In the Black, or in the Red? Bottom Line Can Depend on Performance Measure Used
The Wall Street Journal reported recently that 40 companies with initial public offerings (IPOs) in 2014 showed losses under standard accounting rules (i.e., GAAP, generally accepted accounting principles), but they reported profits using customized performance measures, known as “non-GAAP” measures.
Is this information misleading to investors?
Non-GAAP earnings, generally speaking, tend to be higher than GAAP earnings. Some, therefore, are concerned with the proliferation of the use of non-GAAP measures that they believe corporate managers could use to overstate earnings and ultimately mislead investors.
Companies often supplement GAAP information with non-GAAP measures, which have been used for many years, to provide users with information they believe will put them in a better position to understand a company’s performance, financial statements, or management’s point of view. For example, non-GAAP earnings are usually preferable when they remove one-time events or charges that are unlikely to recur because they may obscure a firm’s operating performance within a specific reporting period. In such a case the non-GAAP measure may also provide a better indication of the future earnings power of a company. Similarly, another expense that is often stripped out of GAAP earnings is executive stock compensation — on the basis that it is a noncash expense.
There are, of course, rules governing the use of non-GAAP measures. The SEC’s Regulation G that sets out the conditions for the use of non-GAAP financial measures, for example, prohibits:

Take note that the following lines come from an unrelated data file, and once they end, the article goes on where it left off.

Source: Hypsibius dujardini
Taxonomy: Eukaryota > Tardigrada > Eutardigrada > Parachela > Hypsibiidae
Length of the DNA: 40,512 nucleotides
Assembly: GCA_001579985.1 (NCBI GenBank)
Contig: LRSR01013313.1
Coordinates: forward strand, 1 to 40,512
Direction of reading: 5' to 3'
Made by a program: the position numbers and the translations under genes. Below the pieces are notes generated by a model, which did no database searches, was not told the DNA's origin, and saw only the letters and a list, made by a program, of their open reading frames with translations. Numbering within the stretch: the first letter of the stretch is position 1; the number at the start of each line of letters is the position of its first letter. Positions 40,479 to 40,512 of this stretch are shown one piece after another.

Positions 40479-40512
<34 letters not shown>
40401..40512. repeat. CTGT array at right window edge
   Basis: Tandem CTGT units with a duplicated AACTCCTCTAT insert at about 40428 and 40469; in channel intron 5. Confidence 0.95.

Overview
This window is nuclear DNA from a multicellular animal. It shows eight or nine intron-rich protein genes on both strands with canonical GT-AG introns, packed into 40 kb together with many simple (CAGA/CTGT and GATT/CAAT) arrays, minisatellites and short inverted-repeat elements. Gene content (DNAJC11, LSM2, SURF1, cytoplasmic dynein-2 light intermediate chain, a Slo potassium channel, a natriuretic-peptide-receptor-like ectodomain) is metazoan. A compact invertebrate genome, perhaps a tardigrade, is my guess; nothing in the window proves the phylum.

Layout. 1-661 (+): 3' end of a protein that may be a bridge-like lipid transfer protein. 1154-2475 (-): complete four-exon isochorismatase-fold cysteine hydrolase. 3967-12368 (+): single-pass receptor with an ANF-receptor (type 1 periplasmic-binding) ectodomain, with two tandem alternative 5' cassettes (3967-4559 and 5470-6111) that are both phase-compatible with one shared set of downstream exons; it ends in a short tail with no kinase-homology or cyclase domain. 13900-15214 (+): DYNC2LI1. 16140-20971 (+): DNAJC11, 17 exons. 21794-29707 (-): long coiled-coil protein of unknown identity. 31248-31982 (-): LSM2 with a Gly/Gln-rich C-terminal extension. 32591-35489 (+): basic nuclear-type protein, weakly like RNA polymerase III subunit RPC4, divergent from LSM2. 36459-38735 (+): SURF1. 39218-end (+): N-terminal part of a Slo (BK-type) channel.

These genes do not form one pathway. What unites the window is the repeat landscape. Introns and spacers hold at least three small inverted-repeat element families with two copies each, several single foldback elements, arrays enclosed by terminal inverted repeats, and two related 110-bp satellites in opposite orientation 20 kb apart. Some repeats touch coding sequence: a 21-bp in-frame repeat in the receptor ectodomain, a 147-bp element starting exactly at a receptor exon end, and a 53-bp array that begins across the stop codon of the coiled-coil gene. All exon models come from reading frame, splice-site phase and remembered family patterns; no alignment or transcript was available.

- Adjusting a non‐GAAP performance measure to eliminate or “smooth” items identified as nonrecurring, infrequent, or unusual, when the charge or gain is reasonably likely to recur within two years, or there was a similar charge or gain within the prior two years.
- Excluding from non-GAAP liquidity measures charges or liabilities that required, or will require, cash settlement, or would have required cash settlement absent an ability to settle in another manner.
The question is: Have companies gone too far in stripping out such items? The WSJ article argues that they have.
Companies have long used such metrics, often omitting costs like interest, taxes and employee stock compensation, and thus boosting their results. But now, more companies are taking out more types of costs that would seem to belong in earnings calculations. During the past year, some companies going public have excluded from their nonstandard measures costs like regulatory fines, “rebranding” expenses, pension expenses, costs for establishing new manufacturing sources, fees paid to the board of directors, severance costs, executive bonuses and management-recruitment costs.
Let’s look at stock compensation. Although often a routine expense, the argument for adding it back to earnings is that it doesn’t represent a future cash outlay. But The Analyst’s Accounting Observer in its article, “Non-GAAP Earnings: Nothing Succeeds like Excess,” contends: “It’s an outlay of the firm’s own currency, and giving that currency to managers takes it away from shareholders.” The article goes on to say that it makes sense to “exclude genuine nonrecurring items, but just tossing out one item after another because it’s noncash is to jump onto the slippery slope with both feet. It can make sense to include those noncash items, and to listen to the story the earnings tell.” The question is: Does adding back stock compensation detract from what the earnings figure can tell you?
The Financial Accounting Standards Board (FASB) is undertaking a research project on “financial performance reporting” that will look to find ways to improve the relevance of information presented in the performance (income) statement for public and private companies. Specifically, the research is developing a framework for defining operating activities and distinguishing between recurring and infrequent items.
This is an opportunity for investors to make their views heard. We need to ask ourselves: Have the use of non-GAAP measures gone too far? Is this misleading for investors? And if so, what should be done about it?
Please share your views with us.
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